Doctor's Note

Please feel free to post any ask-the-doctor type questions here in the comments section and I’d be happy to try to answer them. And check out the other videos on tea. Also, there are 1,686 other subjects covered in the rest of my videos--please feel free to explore them as well!

Also, please check out my associated blog posts: The Best DetoxIs Caffeinated Tea Really Dehydrating?, and Nutmeg Toxicity

If you haven't yet, you can subscribe to my videos for free by clicking here.

  • Michael Greger M.D.

    Please feel free to post any ask-the-doctor type questions here in the comments section and I’d be happy to try to answer them. And check out the other videos on tea. Also, there are 1,449 other subjects covered in the rest of my videos–please feel free to explore them as well!

  • Toxins

    What about caffeine? Tea is healthy but caffeine cant really be considered healthy?

    • http://www.facebook.com/profile.php?id=638542017 Bo Novak

      Tea contains polyphenols, which are powerful antioxidants and help reduce free radical damage and oxidisation. Societies built on tea, such as China and Japan, seem to have low levels of cancer compared to Western countries – although it’s worth noting that they tend to consume green tea. At the same time, tea – especially black tea – also contains tannins, which inhibit the absorption of minerals such as zinc and iron. So too much is not a good idea. Caffeine, whether in tea or coffee, is a stimulant which can cause anxiety and disrupt the sleep cycle if taken in excess (you don’t need a study to show you that!), as well as leading to withdrawal effects such as headaches. But based on the research, there are also benefits to consuming coffee (see http://nutritionfacts.org/video/update-on-coffee/. However, women who drink coffee and who are (or want to be) pregnant should view this video: http://nutritionfacts.org/videos/caffeine-during-pregnancy/, and those prone to premenstrual syndrome (PMS) should check out this post from my PMS warrior blog: http://www.pmswarrior.com/why-caffeine-and-pms-dont-mix/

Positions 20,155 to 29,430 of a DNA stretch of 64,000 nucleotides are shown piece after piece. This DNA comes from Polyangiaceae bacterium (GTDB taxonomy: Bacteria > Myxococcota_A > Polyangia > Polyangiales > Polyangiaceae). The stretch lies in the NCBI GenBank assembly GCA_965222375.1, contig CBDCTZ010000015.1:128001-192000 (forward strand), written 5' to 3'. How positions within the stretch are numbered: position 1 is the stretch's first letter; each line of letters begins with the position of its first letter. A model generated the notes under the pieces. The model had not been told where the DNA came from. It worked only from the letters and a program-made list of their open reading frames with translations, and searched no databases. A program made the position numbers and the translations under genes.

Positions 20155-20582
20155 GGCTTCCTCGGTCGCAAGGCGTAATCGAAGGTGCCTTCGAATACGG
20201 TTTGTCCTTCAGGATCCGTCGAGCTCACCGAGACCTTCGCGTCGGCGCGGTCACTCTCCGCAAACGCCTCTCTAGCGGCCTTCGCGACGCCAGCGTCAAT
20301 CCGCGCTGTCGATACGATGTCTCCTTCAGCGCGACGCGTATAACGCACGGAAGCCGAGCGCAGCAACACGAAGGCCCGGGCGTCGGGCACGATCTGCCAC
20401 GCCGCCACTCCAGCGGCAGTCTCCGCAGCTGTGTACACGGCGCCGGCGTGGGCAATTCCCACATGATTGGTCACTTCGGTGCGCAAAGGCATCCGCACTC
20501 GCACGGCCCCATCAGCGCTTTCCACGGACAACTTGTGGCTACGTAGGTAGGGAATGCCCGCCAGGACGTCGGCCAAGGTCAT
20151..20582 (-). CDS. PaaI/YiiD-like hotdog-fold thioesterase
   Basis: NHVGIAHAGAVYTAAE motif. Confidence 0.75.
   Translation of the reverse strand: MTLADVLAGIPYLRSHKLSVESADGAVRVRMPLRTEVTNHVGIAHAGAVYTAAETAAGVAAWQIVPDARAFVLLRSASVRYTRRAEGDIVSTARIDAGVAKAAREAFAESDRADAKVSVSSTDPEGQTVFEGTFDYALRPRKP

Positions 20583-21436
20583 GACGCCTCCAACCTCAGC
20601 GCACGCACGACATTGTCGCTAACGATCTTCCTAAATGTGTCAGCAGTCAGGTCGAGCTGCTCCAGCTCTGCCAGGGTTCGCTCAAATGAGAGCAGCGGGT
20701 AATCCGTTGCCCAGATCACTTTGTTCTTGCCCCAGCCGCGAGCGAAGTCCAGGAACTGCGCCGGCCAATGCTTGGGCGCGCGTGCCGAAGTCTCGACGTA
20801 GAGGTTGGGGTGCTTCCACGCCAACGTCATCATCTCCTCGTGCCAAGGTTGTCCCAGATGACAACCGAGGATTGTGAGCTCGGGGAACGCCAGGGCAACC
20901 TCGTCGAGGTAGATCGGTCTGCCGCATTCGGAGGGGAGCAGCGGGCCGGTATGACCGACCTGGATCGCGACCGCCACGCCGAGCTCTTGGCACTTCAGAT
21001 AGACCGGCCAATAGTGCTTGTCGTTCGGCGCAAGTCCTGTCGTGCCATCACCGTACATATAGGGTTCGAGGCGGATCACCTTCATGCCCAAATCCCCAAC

• Toxins

        It was noted by Dr. Caldwell Essylsten that when one drinks coffee, epithelial cell damage occurs, and it was linked to the caffeine. To weigh out the pros and cons, this outweighs the pros for me so I drink decaf.

  • BPCveg

    Given the fluoride toxicity case, I wonder whether you would recommend that your followers change to non-fluoride toothpaste?

    • Toxins

        Here is Dr. Greger’s position on fluoride

      “The proposed (http://yosemite.epa.gov/opa/admpress.nsf/3881d73f4d4aaa0b85257359003f5348/86964af577c37ab285257811005a8417!OpenDocument) EPA changes to water fluoridation have sparked a resurgence of many of the  old anti-fluoridation arguments, which as far as I can tell were  successfully debunked (http://www.dentalwatch.org/fl/classification_of_objections.pdf) over 50 years ago. According to the CDC, fluoridation of drinking water joins vaccination (another unjustly vilified practice) as one of the greatest public health achievements in the last last century (http://www.cdc.gov/mmwr/preview/mmwrhtml/00056796.htm).”

      • A_Little_Bit_of_Everything

        All 3 links are dead!

      • bareheadedwoman